A little red packer, Rebecca Packer, has a tale of two campaigns.
The first, as we know it, began when Packer went to her father’s home in rural New Hampshire to find out what the heck was going on.
She found her dad, a conservative Christian, and two other young men, a man named Jerry, and a woman named Karen, who had come out of nowhere to support Trump.
Packer was impressed, but she knew that the real Trump supporters were the Republicans who hadn’t voted for a Democrat for president in 40 years.
She and Jerry got together and formed a group called the Reagans for Trump, which quickly gained support from other Republicans.
Packers father, Joe, was a veteran of World War II and was now serving as governor of New Hampshire.
Karen Packer became a staunch supporter of Trump, but Packer knew that Jerry and Karen were still young, and she was worried about how they would be treated if they were attacked.
Jerry and the other men decided to stage a fake protest.
They put on their fake hats and walked around town in their fake shirts, hoping to provoke people.
Packering decided to stay with them for the duration of the protest, but when the two men were attacked, she and her father were forced to flee.
Jerry, who was now a conservative pastor, later told the Daily News, “I just thought, You know, what could have been worse?
I was scared for my life.”
Packer and Jerry eventually reunited in California and began to talk politics, but they were still fearful.
Packett told the New York Times, “The Trump movement seemed to be so uneducated, so uninformed, that I was terrified of it.”
They also had no idea what to expect when the rally began.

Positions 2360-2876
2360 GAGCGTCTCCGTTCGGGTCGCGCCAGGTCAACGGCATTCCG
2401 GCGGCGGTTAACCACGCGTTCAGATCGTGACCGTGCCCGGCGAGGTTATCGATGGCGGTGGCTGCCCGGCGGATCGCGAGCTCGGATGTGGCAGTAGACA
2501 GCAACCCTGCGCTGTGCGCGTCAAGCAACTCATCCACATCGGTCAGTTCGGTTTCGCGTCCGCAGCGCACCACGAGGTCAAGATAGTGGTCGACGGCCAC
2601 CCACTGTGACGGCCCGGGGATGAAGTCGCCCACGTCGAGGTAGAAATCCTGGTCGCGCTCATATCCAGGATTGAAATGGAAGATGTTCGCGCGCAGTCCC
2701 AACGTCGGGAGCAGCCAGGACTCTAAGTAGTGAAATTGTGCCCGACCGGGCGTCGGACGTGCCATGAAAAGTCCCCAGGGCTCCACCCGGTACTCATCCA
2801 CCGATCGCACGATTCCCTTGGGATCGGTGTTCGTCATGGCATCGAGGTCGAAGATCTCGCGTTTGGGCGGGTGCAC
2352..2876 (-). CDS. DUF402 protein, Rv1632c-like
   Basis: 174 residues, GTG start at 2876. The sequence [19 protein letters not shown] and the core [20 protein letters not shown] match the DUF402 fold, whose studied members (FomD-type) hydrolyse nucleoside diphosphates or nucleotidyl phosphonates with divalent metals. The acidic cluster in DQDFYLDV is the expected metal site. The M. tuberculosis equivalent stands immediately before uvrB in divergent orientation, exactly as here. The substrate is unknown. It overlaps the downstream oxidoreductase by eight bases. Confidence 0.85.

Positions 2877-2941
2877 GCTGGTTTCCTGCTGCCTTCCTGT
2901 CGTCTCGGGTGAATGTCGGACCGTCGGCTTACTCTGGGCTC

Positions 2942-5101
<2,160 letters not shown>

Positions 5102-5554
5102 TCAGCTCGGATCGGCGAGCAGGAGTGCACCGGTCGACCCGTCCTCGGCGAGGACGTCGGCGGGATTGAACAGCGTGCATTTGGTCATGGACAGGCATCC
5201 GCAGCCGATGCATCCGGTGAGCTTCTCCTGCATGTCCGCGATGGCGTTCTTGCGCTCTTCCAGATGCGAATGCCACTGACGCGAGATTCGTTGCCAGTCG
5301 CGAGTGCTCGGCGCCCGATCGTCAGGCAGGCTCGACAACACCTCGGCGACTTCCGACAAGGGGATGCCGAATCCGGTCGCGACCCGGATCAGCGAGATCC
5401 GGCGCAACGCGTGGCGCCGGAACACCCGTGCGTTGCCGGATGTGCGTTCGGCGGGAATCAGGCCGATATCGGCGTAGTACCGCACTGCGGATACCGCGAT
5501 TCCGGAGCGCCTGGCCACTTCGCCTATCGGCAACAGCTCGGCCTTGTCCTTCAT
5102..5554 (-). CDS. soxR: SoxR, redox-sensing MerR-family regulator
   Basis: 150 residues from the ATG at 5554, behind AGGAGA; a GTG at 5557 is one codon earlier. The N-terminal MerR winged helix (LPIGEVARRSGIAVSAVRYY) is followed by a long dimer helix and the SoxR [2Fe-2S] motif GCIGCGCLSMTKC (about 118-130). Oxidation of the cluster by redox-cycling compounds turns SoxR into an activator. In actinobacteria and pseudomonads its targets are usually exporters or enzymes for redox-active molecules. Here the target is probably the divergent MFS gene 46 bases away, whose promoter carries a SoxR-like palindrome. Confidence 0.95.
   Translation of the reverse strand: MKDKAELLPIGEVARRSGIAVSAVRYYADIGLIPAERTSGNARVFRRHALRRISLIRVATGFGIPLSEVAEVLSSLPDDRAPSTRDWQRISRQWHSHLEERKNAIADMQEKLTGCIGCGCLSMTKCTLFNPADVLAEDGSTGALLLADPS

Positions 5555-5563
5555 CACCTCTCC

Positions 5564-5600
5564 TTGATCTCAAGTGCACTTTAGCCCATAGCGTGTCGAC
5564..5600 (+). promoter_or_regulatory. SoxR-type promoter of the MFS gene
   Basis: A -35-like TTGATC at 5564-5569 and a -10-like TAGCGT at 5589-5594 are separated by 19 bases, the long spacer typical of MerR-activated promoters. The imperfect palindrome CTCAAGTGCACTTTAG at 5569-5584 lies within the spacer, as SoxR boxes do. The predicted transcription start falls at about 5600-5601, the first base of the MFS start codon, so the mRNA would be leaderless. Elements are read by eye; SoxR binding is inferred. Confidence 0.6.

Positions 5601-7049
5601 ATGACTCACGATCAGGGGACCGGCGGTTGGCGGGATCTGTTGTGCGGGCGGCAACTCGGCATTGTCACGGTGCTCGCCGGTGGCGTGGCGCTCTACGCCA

They thought the protesters would be dressed in blackface and be carrying signs that read, “Death to the Democrat Party.”
As the protesters got closer to the rally, Packer said, they were struck by the similarities between the protesters and Trump supporters.
They were wearing the same clothes, but it was clear they were marching to a different, far-right, and more radical cause.
The protest started at a gas station, and it went until the crowd turned into a march.
Packess told the paper that she was so nervous that she “fled to the bathroom to hide in the bathroom stalls.”
She told her dad that she didn’t want him to see the attack, and that she needed to take a shower.
She was also so scared of what she thought would happen if she was seen, Packers dad told the newspaper, that he asked her to leave.
She told him to “go out of the house and get her a new pair of pants.”
Packers daughter Rebecca told The Washington Post that the assault traumatized her.
She said she told her father, “Dad, I’m sorry.
I didn’t mean to do this to you.”
She was angry with her father and wanted him to tell people to get out of there.
She even went to the FBI, but her father never came forward.
She also told the Los Angeles Times that Packers face was covered in red paint, so she didn�t know if he was a witness to the attack or not.
Packes dad told The Associated Press that he tried to warn Packers brother, but the woman refused to leave the house, calling Packers family a �terrorist� cult.
He then went back to work as a pastor.
Packhers brother was more forthcoming about his daughters attack, telling The Daily News that Packer�s face was red paint.
He said Packer told him, “If you get hurt, you�re not going to tell anyone.
You�re going to go to the police and you�ll get yourself killed.”
Pack was also called a �racist, a traitor, a fascist, and, worst of all, a murderer� and a �stalker,� according to the Daily Mail.
Jerry was even called a traitor and a rapist by his wife.
Pack is the first of the Packers children to be born in the United States.
Her father, a retired electrician, said that Pack was the one who first called him about the attack and suggested they go back to the gas station.
She had no trouble telling her father about the incident.
He told her, “What you have to understand is I’m a big Trump supporter. He doesn�t need a woman in his house to go out and fight.
I want you to stay out of this, but I am your father.”
Pack’s mother, Elizabeth Packer-Loblin, also spoke out about the assault, telling the Daily Mirror, “My daughter, Rebecca, was attacked for being a little girl.
She is a strong, intelligent, loving woman.
She does not deserve this kind of treatment.”
After the attack Pack